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Uganda police bows to pressure, approves demonstration against killings of women

Uganda police bows to pressure, approves demonstration against killings of women

Uganda

Uganda’s police seem to have avoided a potential showdown with women activists, after the country’s internal affairs ministry approved Saturday’s demonstration to protest the ineffective response to the kidnap, sexual abuse and murder of over 30 women in the past one year.

The inspector general of Police (IGP), Martin Okoth Ochola had earlier denied the activists the required permission to demonstrate, arguing that the issues of insecurity had been adequately addressed in public fora by the country’s president, Yoweri Museveni and different security agencies.

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But as more and more people vowed to take part in the demonstration to highlight the plight of women, the ministry of internal affairs which supervises the police and other security agencies intervened.

The march is on and together we shall overcome violence against women and children.

Police approves Women’s march

Asan Kasingye, a high ranking Assistant Inspector General of Police tweeted that he would personally participate in the #WomensMarchUG.

‘‘I will be there. The march is on and together we shall overcome violence against women and children’‘ read Kasingye’s tweet.

The Women’s Protest Working Group who are organising the demonstration describe themselves as a non-partisan movement of citizens who ‘plan, strategize, organise, conduct and account for non-violent protest actions against oppression in Uganda’.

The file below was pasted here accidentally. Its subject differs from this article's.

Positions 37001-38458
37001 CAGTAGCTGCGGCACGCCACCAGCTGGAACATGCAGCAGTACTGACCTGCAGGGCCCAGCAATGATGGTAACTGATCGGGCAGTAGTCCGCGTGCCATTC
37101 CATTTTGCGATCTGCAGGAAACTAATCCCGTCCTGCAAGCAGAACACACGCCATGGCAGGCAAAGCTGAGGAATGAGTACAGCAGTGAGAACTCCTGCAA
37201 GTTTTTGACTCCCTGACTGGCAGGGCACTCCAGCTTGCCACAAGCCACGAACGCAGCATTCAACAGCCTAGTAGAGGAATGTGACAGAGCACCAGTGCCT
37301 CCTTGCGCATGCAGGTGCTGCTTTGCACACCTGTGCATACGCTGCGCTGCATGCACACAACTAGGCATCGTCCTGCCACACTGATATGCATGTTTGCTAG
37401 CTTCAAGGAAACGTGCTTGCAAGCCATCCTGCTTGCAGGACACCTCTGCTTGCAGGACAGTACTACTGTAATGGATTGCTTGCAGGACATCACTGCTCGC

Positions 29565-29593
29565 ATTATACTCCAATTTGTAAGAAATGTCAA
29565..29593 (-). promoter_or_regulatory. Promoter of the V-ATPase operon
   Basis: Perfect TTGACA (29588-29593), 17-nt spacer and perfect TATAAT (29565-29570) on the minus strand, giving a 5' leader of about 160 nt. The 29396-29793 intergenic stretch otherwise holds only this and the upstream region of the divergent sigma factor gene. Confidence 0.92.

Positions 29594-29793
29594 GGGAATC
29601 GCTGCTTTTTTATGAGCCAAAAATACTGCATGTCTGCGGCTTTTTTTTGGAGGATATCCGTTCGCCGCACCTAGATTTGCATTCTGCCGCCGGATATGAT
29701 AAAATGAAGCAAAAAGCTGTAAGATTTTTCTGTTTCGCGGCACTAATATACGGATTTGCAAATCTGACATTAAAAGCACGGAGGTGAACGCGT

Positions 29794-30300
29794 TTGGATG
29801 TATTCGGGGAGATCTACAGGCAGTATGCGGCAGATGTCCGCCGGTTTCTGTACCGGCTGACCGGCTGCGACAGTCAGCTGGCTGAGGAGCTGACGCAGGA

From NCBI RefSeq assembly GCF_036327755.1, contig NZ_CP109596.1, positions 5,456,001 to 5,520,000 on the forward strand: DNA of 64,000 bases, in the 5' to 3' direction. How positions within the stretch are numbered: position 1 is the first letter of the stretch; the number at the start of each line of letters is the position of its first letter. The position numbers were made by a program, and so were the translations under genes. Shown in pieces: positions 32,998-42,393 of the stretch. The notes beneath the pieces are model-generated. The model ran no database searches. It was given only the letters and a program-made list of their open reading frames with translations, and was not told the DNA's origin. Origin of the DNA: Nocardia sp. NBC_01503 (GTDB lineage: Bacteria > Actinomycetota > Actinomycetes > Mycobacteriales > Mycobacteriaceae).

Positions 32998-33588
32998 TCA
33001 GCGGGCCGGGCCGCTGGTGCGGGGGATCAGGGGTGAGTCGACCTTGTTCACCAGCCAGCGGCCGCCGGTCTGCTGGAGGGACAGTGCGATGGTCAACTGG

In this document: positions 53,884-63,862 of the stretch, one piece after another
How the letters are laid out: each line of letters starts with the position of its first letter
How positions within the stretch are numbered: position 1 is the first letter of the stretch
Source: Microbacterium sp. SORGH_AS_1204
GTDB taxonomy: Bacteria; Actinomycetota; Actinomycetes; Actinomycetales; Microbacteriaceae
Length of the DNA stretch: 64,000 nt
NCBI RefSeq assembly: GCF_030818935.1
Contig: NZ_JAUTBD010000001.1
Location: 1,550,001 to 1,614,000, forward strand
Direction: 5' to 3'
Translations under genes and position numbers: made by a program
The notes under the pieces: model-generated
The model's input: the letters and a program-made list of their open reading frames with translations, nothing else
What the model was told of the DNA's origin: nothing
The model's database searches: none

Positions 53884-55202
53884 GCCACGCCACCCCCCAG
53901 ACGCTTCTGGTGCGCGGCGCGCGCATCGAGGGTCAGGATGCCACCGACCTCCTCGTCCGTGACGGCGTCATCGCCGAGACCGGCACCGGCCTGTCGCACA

The issues raised by women activists

Some of the issues they raised in an earlier protest seeking audience with the IGP include:

  • Inconclusive investigations into the kidnaps and murders of women and children in the country
  • Police shaming of families who have been victims of ransom demands after their relatives are kidnapped
  • The mistreatment of women by members of the police force, and lack of sufficient numbers of women in leadership positions at Uganda Police
  • The team wants police to set up a dedicated team that will regularly report to the public on the status of police efforts to protect women and hold criminals accountable

At the height of the kidnapping and killing of women, the president of Uganda, Yoweri Museveni proposed that palm prints and DNA records of all Ugandans should be captured to facilitate the police in apprehending criminals.

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